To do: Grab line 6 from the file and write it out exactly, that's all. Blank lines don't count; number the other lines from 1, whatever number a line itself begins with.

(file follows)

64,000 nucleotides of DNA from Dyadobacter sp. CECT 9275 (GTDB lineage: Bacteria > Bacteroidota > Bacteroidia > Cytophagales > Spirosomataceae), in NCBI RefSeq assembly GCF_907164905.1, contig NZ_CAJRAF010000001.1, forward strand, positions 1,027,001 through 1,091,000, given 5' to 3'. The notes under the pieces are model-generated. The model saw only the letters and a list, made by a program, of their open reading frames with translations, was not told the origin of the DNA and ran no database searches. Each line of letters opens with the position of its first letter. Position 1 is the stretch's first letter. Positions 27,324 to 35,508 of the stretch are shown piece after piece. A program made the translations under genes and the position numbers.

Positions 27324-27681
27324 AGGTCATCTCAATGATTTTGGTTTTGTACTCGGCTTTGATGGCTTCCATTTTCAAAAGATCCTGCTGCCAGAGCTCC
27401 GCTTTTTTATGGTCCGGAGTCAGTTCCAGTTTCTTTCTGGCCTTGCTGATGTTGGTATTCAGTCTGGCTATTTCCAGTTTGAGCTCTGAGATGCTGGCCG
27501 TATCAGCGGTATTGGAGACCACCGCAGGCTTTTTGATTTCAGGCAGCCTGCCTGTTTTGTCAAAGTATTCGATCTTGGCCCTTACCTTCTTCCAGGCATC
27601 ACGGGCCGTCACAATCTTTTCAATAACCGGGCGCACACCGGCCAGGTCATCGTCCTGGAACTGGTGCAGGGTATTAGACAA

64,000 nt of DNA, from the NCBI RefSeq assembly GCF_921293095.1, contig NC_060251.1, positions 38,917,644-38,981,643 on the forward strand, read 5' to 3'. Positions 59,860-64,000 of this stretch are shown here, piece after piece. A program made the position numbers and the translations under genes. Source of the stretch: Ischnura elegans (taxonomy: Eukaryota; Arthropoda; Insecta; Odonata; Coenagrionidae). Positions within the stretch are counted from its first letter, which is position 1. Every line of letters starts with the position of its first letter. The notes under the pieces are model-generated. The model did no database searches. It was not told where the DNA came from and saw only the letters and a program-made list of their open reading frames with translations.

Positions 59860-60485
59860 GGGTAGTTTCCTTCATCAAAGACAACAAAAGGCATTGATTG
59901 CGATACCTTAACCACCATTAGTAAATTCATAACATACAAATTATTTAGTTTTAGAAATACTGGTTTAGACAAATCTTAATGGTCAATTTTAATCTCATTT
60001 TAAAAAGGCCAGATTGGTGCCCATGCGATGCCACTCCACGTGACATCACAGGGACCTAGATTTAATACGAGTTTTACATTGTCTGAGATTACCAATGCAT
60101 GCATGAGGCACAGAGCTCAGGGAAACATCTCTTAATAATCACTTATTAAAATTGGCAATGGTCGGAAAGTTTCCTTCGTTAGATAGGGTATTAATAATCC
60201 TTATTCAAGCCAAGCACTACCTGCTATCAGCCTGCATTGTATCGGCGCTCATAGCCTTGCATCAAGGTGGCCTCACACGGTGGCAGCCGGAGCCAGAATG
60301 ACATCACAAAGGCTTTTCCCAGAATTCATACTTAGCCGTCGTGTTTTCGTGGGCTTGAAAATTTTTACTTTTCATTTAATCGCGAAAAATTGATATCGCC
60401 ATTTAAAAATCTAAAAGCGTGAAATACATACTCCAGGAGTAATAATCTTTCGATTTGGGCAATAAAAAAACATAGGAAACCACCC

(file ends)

27601 ACGGGCCGTCACAATCTTTTCAATAACCGGGCGCACACCGGCCAGGTCATCGTCCTGGAACTGGTGCAGGGTATTAGACAA